(Millions of devotees join the procession on the feast day of the Black Nazarene in Quiapo, Manila.  Photo by Jeff Canoy) 

Do not engage in a religious debate; no one wins, it’s been said.  But when traveling together with opinionated individuals of different faiths, a heated discussion on religion is bound to happen.

I found myself in this situation after weeks of being with other foreign journalists of contrasting beliefs: Catholic, Muslim, Jewish, Christian from a socialist state, agnostic of Jewish heritage, atheist, Eastern Orthodox, Anglican.

I find myself reflecting about my own faith as a Filipino Roman Catholic as we approach the feast day of the Black Nazarene in Quiapo, Manila, a day of deep devotion for many, as it is about fanaticism for others. 

On January 9th, millions will once again join the procession of the Black Nazarene.  They will brave the violent, sometimes deadly, surge of the crowds in a march that may take 18 hours, just to be able to touch the image of the Nazarene to give thanks, to ask for favors, or to seek repentance for sins.

These extreme expressions of faith by Filipinos do not go unnoticed.  A journalism fellow asked me, is it true that some Filipinos perform self-flagellation and have themselves crucified just like Christ? 

It seemed bizarre to him, but I explained that it is a tradition for some devotees in the province of Pampanga during Holy Week.  They believe that it is a way to atone for their sins and be one with Christ’s passion.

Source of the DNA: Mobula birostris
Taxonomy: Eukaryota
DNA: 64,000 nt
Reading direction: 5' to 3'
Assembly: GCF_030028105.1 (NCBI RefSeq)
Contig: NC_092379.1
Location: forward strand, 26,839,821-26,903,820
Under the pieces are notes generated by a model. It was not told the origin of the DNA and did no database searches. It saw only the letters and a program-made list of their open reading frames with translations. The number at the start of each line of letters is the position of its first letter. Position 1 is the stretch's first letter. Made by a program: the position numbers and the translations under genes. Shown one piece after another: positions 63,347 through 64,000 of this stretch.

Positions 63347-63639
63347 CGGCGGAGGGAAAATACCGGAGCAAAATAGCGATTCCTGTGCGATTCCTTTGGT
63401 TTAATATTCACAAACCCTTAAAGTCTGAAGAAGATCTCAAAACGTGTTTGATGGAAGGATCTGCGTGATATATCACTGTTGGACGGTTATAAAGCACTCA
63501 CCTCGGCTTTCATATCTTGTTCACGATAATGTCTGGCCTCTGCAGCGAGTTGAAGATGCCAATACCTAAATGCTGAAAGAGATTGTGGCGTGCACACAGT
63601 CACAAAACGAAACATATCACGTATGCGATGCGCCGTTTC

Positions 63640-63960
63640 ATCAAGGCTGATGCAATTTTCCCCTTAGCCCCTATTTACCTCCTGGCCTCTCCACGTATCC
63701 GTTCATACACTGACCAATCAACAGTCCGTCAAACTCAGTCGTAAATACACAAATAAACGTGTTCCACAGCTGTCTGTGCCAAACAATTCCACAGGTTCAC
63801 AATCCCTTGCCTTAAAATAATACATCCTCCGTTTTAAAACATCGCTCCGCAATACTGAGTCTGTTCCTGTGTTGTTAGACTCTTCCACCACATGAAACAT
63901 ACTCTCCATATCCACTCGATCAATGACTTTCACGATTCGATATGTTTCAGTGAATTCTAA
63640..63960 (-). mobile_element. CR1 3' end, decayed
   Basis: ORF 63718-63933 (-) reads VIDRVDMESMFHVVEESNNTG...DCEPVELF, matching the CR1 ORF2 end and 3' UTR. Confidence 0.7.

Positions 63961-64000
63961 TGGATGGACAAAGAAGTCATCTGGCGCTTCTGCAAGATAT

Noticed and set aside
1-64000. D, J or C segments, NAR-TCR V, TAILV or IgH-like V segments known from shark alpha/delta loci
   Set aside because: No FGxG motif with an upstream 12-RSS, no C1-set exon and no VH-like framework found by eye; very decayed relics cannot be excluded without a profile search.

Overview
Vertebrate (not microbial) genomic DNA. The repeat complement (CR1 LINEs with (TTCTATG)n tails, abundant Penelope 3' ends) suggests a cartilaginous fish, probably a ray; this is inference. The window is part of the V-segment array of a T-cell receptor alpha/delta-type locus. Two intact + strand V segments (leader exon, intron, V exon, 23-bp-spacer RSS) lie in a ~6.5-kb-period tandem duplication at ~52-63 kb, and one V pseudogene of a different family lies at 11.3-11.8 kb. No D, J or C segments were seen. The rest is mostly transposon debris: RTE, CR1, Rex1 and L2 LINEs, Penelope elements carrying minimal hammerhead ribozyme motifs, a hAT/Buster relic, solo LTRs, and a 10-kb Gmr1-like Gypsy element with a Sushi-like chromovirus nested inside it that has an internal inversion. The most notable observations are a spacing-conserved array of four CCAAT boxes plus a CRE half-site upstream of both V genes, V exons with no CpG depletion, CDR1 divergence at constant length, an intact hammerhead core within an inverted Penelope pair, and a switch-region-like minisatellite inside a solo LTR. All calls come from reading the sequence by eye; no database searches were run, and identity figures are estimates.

There are, perhaps, two things which are most puzzling to a foreign eye: One, are these expressions of blind faith?  And, two, do these expressions lead to real conversion?

 Individualistic societies may scoff at such intense displays of faith.  Some will say that faith has nothing to do with one’s fortune in life – it is a result of decision, action, hard work and perseverance.

Some will question if real spiritual transformation takes place, or do we live out an “a la carte Catholicism.”  Are we free to pick and choose the Christian teachings we want to follow, and dismiss others when they are inconvenient? 

In one of our heated after-dinner discussions, one journalist fellow asked if, for example, it is acceptable to be a gay Catholic? Enter counter-arguments to the tune of Pope Francis’ recent pronouncement, “Who am I to judge a gay person of goodwill who seeks the Lord?”

In a similar vein, can a thief forego criminal activities on the feast day of the Nazarene to join the procession, then return to his old ways the next day?

Perhaps, there is no way to explain faith except to live humbly by example.  We are all sinners, but we also believe that God’s love and mercy are greater and wider than our sins.  And God’s gifts of forgiveness and redemption are open for us to receive freely anytime, and cannot be earned, won or deserved despite the very best of efforts.

I also believe that faith without action counts for nothing.  On Sunday’s solemnity of the Epiphany, when the magi saw and worshipped the baby Jesus, they went home using a different route.  The encounter with the blessed infant moved them so much, they altered their destiny by taking a new path.

And as today’s Gospel reading of Jesus’ multiplication of the loaves and fish reminds me, after the five thousand were fed, the disciples filled twelve baskets more of leftovers.  God’s love and generosity are more than enough to satisfy us.  This is an incentive big enough for us to get up, take responsibility for our lives and do something meaningful for others.



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